Weeks before scheduled presidential elections in Egypt, the army launched a major offensive against militants in northern Sinai who have staged a seven-year insurgency against the military there.
Army spokesman Colonel Tamer el-Rifai announced in a strongly worded televised statement Friday morning that the military and police forces were initiating a large-scale security operation. He said that, in addition to the northern Sinai Peninsula, this will involve actions in the Nile Delta, central Sinai and the Western Desert along the porous border with Libya, strongholds of a persistent Islamic State group insurgency that has resulted in the deaths of hundreds of Egyptian soldiers and police.
“Operation Sinai 2018” is targeting “terrorist and criminal elements and organisations”, el-Rifai said. He did not say how long it would last, but said that it involved land, sea and air forces. The air force had launched attacks against militant hide-outs in north and central Sinai, and the navy had tightened control of the waterways to cut off supply lines, he said.
Security sources said the operation is unprecedented in its scope, coordination and size, and involves thousands of troops.
By mid-afternoon, security officials said they had killed at least 20 militants in the north Sinai town of Bir al-Abed. Militants are also being targeted south and west of the Gaza border town of Rafah, the sources said.
The government announced that the security alert level had been raised to its maximum and said that precautionary measures were being taken throughout the country. Security has been tightened around vital sites, including power plants, water facilities, tourist attractions and houses of worship. The public should expect more checkpoints and traffic searches, the government said, adding that authorities would use traffic and surveillance cameras as a tool in the operation.
Hospitals in north Sinai and the neighbouring provinces had earlier been put on high alert in anticipation of casualties from the operation. The ministry of health requested that hospitals in the port city of Ismailia take emergency measures including doubling the number of doctors on shift and making sure that extra medication and blood bags are on hand.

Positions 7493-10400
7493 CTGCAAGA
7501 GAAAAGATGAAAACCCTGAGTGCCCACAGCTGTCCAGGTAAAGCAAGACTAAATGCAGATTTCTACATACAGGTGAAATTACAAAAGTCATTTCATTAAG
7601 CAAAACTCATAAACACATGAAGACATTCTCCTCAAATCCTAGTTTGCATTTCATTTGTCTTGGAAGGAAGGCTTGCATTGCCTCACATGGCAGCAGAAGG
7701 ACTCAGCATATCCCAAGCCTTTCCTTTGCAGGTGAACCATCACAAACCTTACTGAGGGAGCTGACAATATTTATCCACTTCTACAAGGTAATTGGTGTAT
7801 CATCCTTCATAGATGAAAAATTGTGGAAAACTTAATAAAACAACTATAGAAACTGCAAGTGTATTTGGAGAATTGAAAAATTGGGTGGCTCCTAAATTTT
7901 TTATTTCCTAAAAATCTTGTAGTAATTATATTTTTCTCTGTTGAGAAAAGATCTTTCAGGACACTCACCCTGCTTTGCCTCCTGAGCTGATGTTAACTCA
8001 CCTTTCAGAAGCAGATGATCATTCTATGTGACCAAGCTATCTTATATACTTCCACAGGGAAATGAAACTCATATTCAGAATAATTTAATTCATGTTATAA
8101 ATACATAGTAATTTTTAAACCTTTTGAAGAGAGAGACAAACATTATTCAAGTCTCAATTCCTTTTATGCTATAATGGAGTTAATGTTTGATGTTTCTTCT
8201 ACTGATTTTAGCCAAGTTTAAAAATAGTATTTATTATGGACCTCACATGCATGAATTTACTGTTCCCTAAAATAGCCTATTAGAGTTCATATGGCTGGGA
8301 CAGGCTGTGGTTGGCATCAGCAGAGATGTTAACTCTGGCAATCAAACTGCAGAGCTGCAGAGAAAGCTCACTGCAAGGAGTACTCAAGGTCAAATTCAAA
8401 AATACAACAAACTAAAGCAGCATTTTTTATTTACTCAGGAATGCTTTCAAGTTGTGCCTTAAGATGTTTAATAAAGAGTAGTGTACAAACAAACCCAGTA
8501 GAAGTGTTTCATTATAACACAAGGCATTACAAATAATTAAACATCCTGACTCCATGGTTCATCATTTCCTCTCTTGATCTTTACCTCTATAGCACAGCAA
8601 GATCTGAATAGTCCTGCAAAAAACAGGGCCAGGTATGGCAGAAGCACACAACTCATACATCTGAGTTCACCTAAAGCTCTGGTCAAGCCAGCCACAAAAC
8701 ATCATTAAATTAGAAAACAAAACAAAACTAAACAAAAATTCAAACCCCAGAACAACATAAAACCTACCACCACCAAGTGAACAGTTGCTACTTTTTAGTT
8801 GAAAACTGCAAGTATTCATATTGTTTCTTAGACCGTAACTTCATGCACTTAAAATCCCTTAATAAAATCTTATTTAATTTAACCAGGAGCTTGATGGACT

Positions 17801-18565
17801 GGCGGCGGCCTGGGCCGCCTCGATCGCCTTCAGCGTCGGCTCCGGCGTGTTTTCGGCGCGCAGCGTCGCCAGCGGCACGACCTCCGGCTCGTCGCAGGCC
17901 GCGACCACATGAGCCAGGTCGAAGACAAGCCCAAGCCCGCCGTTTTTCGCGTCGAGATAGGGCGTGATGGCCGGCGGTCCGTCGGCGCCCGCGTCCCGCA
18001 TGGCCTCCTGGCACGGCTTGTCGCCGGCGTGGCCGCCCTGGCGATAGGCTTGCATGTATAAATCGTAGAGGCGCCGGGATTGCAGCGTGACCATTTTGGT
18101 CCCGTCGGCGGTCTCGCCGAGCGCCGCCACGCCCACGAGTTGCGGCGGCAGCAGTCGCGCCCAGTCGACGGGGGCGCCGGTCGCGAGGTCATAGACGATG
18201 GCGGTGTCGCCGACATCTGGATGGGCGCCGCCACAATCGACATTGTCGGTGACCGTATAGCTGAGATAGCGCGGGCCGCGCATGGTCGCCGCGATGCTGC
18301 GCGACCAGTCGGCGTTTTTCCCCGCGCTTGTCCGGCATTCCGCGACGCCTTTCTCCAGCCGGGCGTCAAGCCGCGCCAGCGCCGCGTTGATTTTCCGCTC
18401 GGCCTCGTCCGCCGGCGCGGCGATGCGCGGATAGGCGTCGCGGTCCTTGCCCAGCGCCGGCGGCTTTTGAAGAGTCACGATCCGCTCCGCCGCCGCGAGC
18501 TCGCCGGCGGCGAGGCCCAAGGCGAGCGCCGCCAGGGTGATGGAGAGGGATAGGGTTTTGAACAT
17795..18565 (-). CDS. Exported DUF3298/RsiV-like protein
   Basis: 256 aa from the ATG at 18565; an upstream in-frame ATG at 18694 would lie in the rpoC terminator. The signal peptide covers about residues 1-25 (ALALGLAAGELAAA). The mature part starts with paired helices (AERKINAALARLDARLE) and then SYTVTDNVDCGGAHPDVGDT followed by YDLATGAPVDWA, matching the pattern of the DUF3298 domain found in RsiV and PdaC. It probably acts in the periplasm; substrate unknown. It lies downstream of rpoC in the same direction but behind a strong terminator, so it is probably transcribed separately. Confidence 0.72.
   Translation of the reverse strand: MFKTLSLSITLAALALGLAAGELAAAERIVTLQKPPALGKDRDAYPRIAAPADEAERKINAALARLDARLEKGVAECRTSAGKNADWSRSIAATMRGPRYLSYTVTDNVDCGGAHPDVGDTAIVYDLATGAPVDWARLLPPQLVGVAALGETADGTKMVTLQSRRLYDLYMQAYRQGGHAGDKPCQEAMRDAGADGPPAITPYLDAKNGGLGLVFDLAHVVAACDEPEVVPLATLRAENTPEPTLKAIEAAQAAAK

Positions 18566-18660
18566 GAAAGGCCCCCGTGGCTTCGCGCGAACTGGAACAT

Local petrol stations and shops have been ordered to close.
The unrest in the region started after the fall of Egyptian strongman Hosni Mubarak in 2011, but militants stepped up their targeting of security personnel after the army ousted Islamist president Mohammed Morsi in 2013. They have also been responsible for several church bombings and attacks against Christians throughout Egypt, including in Cairo.
Jihadists have also attacked tourists. In 2015 Islamist militants planted a bomb on a Russian plane carrying tourists, killing all 224 people on board.
The military has carried out numerous operations in Sinai since the unrest broke out and says it has killed hundreds of jihadists over the years. The government also cleared a buffer zone along the border with Gaza to curb the flow of militants and weapons through tunnels under the border. Despite that, the insurgency continues with strength.
After scores of gunmen set off explosives and opened fire in a mosque in north Sinai in November and killed 311 people, President Abdel Fattah al-Sisi gave the armed forces a three-month deadline to clear the area of Islamic militants. The attack was the deadliest in Egypt’s modern history and Sisi has increasingly been losing face over his inability to stem the insurgency. He authorised his chief of staff to use “all brute force” to restore stability to the area.
The following month, militants fired a missile at an Apache helicopter at the el-Arish airport in north Sinai that was part of the entourage of the country’s defence and interior ministers. Neither official was in the helicopter at the time, but the missile killed one officer and wounded two others. In response Egypt began clearing a buffer zone around the airport, displacing thousands.
“I follow with pride the heroic actions of my sons in the armed forces and police to clear Egypt’s territory of terrorist elements,” the President posted to his Facebook account on Friday.
Sisi, who was elected in a landslide in 2014 in the wake of Morsi’s overthrow, is running for re-election in March, though any serious opposition has been eliminated. The elections will be held from March 26 to 28. The three-month deadline Sisi gave the military expires at the end of February. The success or failure of the operation is unlikely to have any bearing on the vote’s outcome.
(FRANCE 24 with AFP, AP and REUTERS)
Date created : 2018-02-09